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Audubon


Rockland Country Club was the first Country Club in Rockland County and an early leader in the three state local area to initiate and then obtain Audubon International certification in 1997.  To secure such certification, the Club had to prepare and implement plans that accomplished the following and be subject to annual review of compliance by Audubon International.
  1. Resource Inventory and Environmental Plan.  Our goal was to increase the number and variety of birds and wildlife that use our property by improving natural habitats.  Over 15 acres of wild flower areas and wild grass safe havens were established to reduce the area requiring active agronomic measures (mowing, fertilizing etc).  Drainage improvements to control water run off and soil erosion were made and an aggressive tree planting program implemented.
  2. Water Conservation and Quality - The Club committed to minimize the consumption of water, largely through the establishment of 15 acres of native and wildflower areas that require minimal water.  We also reduced the frequency of pesticide and other applications to use only when absolutely necessary and use chemicals approved by Audubon with much shorter lives to protect ground water and runoff streams into our ponds.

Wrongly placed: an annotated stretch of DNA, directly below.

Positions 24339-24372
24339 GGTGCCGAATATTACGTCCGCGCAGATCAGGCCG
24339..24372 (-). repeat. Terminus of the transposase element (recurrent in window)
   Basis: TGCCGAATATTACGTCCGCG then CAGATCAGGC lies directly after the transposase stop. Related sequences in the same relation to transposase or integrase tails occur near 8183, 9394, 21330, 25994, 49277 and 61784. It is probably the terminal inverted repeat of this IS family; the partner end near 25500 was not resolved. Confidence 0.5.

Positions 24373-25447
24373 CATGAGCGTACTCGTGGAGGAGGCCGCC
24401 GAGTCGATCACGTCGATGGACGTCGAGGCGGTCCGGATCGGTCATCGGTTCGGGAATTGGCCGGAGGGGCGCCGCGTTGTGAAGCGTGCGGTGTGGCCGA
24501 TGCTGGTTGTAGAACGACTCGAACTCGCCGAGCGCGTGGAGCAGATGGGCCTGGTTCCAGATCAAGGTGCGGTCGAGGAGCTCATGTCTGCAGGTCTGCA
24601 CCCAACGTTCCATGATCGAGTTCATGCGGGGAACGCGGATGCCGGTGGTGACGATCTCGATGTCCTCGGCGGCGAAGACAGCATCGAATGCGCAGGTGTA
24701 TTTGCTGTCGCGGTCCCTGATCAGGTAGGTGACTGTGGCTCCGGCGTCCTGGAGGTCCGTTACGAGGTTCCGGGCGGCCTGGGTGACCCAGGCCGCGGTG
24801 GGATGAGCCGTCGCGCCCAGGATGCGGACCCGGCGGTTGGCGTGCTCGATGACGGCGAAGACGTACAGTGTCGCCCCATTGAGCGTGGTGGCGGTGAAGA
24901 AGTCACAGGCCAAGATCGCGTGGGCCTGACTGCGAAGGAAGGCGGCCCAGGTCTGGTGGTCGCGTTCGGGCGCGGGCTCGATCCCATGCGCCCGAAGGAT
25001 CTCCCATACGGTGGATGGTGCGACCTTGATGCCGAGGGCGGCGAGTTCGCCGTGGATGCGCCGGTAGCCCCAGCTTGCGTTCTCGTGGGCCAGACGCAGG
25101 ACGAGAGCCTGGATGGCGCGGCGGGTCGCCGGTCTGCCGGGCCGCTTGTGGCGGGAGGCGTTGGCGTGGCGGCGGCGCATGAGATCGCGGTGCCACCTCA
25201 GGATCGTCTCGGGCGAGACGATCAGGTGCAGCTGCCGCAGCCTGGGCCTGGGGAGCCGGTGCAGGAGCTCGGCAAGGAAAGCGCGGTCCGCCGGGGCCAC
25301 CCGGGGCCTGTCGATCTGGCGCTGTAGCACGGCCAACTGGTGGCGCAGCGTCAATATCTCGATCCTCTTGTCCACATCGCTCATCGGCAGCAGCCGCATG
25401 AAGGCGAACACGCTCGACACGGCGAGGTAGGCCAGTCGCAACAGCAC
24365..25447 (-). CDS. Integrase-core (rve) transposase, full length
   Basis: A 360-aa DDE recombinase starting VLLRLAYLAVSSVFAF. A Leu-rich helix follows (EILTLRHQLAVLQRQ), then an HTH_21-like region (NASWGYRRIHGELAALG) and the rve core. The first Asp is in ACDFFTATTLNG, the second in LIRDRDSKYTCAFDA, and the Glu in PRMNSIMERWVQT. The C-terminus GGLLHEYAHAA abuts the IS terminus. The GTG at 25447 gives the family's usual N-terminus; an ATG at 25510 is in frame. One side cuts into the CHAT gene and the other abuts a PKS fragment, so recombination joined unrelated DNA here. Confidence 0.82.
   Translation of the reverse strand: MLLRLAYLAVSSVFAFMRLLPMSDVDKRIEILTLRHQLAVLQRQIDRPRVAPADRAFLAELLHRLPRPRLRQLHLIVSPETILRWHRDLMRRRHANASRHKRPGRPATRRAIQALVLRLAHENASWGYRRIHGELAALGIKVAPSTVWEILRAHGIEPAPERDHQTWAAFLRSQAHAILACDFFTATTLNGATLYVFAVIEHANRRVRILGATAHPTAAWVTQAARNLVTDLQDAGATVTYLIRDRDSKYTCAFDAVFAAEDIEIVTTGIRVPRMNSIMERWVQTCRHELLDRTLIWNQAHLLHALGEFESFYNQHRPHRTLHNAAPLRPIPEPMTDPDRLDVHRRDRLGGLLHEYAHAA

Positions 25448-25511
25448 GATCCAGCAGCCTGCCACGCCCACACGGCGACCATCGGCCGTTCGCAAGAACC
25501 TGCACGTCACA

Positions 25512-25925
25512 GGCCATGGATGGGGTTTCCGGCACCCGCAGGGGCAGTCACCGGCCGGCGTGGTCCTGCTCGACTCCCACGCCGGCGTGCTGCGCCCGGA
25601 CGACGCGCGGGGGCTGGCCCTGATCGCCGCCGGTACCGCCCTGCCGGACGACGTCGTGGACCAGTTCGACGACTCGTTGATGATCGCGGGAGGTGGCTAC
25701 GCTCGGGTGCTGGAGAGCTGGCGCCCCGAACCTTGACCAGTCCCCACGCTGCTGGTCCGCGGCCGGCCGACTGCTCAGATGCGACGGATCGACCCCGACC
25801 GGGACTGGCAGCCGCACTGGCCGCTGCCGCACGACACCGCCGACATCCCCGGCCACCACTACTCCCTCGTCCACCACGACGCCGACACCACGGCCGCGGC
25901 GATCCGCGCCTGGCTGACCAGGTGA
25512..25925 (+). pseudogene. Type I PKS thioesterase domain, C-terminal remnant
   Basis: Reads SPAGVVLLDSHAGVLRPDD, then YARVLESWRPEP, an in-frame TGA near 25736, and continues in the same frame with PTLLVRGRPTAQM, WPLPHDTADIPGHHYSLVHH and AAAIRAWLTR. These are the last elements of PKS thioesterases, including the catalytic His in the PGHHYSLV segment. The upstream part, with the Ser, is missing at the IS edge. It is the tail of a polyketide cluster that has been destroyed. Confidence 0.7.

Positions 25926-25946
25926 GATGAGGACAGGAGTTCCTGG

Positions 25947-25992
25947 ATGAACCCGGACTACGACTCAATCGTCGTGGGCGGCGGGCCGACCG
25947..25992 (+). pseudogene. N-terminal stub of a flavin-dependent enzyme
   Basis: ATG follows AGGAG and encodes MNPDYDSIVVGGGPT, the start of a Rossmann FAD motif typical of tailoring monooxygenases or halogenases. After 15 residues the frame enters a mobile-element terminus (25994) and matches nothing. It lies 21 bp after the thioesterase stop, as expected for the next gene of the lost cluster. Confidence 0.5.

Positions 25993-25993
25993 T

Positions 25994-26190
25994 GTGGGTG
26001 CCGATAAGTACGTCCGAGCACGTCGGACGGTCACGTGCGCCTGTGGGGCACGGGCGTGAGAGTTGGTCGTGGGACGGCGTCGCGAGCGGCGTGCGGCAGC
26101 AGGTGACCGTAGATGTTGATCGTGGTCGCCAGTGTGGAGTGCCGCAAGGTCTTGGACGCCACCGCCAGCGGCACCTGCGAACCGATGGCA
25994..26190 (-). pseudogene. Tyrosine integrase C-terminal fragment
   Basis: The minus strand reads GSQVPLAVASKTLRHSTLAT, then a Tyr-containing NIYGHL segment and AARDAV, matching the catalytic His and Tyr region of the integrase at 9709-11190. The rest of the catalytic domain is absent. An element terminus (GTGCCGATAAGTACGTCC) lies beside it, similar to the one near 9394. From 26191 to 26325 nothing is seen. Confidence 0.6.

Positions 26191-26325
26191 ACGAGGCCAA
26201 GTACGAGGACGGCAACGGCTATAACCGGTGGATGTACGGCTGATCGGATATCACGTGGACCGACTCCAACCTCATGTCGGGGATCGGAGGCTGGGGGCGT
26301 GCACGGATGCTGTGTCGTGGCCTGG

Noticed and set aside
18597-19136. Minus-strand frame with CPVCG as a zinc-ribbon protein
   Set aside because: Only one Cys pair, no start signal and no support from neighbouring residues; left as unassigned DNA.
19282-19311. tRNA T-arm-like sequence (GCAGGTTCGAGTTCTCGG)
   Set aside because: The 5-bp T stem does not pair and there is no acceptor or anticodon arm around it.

3. Wild Life Habitat - More than 50 birdhouses and platforms for owls, purple martins, blue birds, osprey, wood ducks and other birds have been placed on our course.  They are cleaned and maintained regularly.  Marsh reeds and cover have significantly increased the number of water loving birds and we continue to increase our fresh water streams and ponds to encourage their visitations.
  4. Integrated Pest Management - These are a series of agronomic practices that encourage habitats for insect eating birds over pesticide applications.
  5. Outreach and Education - Over the years, we have recruited Boy and Girl Scouts as well as local schools to plant trees, shrubs and wild flowers as well as set up bird houses.  We need to improve on our outreach programs and get better community awareness of our projects and the need for community participation.
The result from these efforts are that our annual bird counts have increased each year and now exceed 55 different species.